where the Birrarung River meets Merri Creek


At Dights Falls, where, the Birrarung (Yarra) River, meets Merri Creek, there is a mural created in collaboration with the Wurundjeri People, whose Elders granted permission for use of the Woiwurrung language and stories. 


"Dights Falls is a very special place for the Wurrundjeri People and others. Where the river narrowed, it allowed access to cross the river, to trap fish and eels, and as a meeting place of some significance."

 

"The eels were there, 
they were everywhere.
There were big ones,
there were little ones.
The people cooked them up.


 Trap them,
skin them,
cut them up,
fry them."


There is beauty and power in the painted words and images, but the paint is peeling and the mural is in need of restoration.



TEARS, HOPE AND HEALING

"A beautiful little blue bird was standing on a branch that was
moving gently in the breeze, he was close to us, watching us
my sister and were yarning near the waterways. 'Sister, look how beautiful the
rocks are here. Think of all the times we have come to sit together and look deep in the flowing water. How peaceful is this place. The water sparkles with flecks of gold ... shimmering...'

The Birrarung (Yarra) reminds me on an upside-down 
river because of its muddy water.
We will be healed by these waters."

                                      - Aunty Alice Kolasa 



Bunjil, a spiritual being, created this land - the animals, the trees, all living things in it. Ancestors left their mark on the land. Aborigines belong to the land and respect the land.


 Walking further along the path, the mural was replaced by graffiti. The contrast was jarring. No longer was there a sense of peace, of reverence for nature, and for the past. There wasn't even a sense that the 'artists' were aware of where they were, the context and location and surroundings of the walls they were covering. They could have been anywhere.




Comments

  1. The contrast is incredible. Jarring.
    And I am supremely grateful that the graffiti artists (?) didn't see fit to defile the beauty of the murals.
    Would that we could all share the aboriginal respect and connection with the land.

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    1. Hi EC, interesting you say that about no one trashing the murals. I think this mural could be a real drawcard for tourists, but it's not well known. Maybe just as well.

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  2. The original mural is very special.

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    1. Have you seen it? If not, I'll show you when you're next in town. xx

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  3. I used to think graffiti was unique to cities but it's crept into natural areas here too. The original mural, even if aged, is charming and scenery is beautiful.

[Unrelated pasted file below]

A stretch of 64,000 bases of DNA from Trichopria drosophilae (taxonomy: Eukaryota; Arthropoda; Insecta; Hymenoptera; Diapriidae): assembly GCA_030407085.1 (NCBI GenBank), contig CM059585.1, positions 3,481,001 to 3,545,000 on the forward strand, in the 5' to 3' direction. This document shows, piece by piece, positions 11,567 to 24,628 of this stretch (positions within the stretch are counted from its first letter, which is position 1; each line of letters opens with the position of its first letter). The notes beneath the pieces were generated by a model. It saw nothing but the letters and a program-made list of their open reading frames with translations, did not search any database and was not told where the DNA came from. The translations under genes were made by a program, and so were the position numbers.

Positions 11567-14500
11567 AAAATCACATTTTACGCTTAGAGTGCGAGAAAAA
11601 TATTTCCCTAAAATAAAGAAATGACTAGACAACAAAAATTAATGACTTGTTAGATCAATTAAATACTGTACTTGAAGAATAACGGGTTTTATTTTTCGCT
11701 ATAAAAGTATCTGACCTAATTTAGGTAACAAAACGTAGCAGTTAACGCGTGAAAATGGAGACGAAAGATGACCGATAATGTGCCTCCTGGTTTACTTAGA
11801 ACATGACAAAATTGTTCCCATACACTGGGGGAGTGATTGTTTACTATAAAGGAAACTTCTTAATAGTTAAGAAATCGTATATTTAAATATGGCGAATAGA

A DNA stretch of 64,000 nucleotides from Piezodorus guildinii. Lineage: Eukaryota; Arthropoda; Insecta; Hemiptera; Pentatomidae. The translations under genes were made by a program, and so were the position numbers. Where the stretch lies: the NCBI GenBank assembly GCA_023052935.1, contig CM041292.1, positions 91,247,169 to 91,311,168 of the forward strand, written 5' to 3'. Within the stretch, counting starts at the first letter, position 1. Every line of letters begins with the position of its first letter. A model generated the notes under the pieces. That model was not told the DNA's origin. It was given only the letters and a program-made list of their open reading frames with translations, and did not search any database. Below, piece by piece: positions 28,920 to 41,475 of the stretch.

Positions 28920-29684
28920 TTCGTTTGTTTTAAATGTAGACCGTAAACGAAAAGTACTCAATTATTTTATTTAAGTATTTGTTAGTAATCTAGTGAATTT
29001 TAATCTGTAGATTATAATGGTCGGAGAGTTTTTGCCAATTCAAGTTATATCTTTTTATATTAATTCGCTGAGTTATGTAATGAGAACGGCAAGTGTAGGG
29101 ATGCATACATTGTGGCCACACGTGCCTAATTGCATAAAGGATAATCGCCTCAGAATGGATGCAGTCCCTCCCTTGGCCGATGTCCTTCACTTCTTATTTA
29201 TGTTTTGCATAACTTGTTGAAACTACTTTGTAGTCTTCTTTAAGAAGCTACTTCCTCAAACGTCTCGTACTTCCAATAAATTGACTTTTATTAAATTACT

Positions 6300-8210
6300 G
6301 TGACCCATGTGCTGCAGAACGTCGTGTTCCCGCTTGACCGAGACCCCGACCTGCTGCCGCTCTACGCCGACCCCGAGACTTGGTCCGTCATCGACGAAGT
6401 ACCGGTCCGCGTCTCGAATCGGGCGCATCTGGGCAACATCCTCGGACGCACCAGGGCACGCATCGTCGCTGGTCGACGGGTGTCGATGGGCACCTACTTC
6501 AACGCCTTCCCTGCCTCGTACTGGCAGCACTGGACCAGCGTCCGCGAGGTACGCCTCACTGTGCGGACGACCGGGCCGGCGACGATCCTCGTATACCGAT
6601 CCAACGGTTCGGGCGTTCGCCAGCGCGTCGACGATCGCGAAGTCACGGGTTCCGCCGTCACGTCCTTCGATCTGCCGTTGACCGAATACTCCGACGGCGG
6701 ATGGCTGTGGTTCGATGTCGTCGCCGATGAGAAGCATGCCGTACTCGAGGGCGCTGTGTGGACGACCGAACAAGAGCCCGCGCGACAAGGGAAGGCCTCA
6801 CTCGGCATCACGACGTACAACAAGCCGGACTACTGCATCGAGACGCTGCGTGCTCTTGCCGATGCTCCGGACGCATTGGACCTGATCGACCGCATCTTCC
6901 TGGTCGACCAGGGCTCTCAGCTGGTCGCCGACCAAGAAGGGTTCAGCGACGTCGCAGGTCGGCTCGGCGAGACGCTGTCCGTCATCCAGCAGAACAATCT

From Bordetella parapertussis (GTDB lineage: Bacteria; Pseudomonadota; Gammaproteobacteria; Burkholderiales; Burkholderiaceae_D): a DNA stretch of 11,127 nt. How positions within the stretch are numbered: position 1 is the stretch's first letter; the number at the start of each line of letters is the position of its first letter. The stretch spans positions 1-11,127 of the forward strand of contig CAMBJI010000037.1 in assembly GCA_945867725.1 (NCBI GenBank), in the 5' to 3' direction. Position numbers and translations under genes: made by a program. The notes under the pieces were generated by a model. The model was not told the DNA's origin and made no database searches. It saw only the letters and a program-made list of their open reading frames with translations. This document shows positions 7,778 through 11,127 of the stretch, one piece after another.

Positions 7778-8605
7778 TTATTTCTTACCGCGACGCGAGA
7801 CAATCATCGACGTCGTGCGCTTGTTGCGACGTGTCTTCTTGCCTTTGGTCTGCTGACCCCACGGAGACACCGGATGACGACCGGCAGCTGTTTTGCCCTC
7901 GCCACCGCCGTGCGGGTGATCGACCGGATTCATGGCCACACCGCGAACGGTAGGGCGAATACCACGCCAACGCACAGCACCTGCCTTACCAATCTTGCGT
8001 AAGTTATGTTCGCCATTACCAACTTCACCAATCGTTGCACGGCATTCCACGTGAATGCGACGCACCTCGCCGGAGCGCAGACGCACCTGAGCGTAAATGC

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    1. the thing that makes this wonderful place unusual is that it is really close to the city.

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  4. that blue bird still looks pristine. Hope the graffiti continues to respect the mural.

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    1. let's hope no racists learn about it.

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  5. Fascinating in so many ways. The murals are stunningly beautiful. I see the talent in the graffiti artists work, too. It would be neat to see them turn their work into a more appropriate representation in that setting. That last photo shows how beautiful the scenery is there.

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    1. Thanks, Beth.It's a very special place, I have loved sharing it with you.

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  6. You made me Google again :-) So much to learn ...

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    1. sometimes I think the more we learn the more we realize we don't know.

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  7. Dights Falls, does indeed look like a very special place. So pleased to see your graffiti artists have a sense of respect.

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    1. I guess graffiti artists are like other people: some have sense of respect, others don't.

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  8. Graffiti artists will paint wherever they find a surface. Sigh.

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    1. Hi Linda, thanks for this. I agree with the sigh but I went back to Dights Falls the other day with my son and he helped me to see the newer style graffitis differently. They don't depict the past like the mural does, but they are a current way of expression and worth thinking about what they are saying. Some of it is just mindless tags, but some of it, as Beth says above, shows talent.

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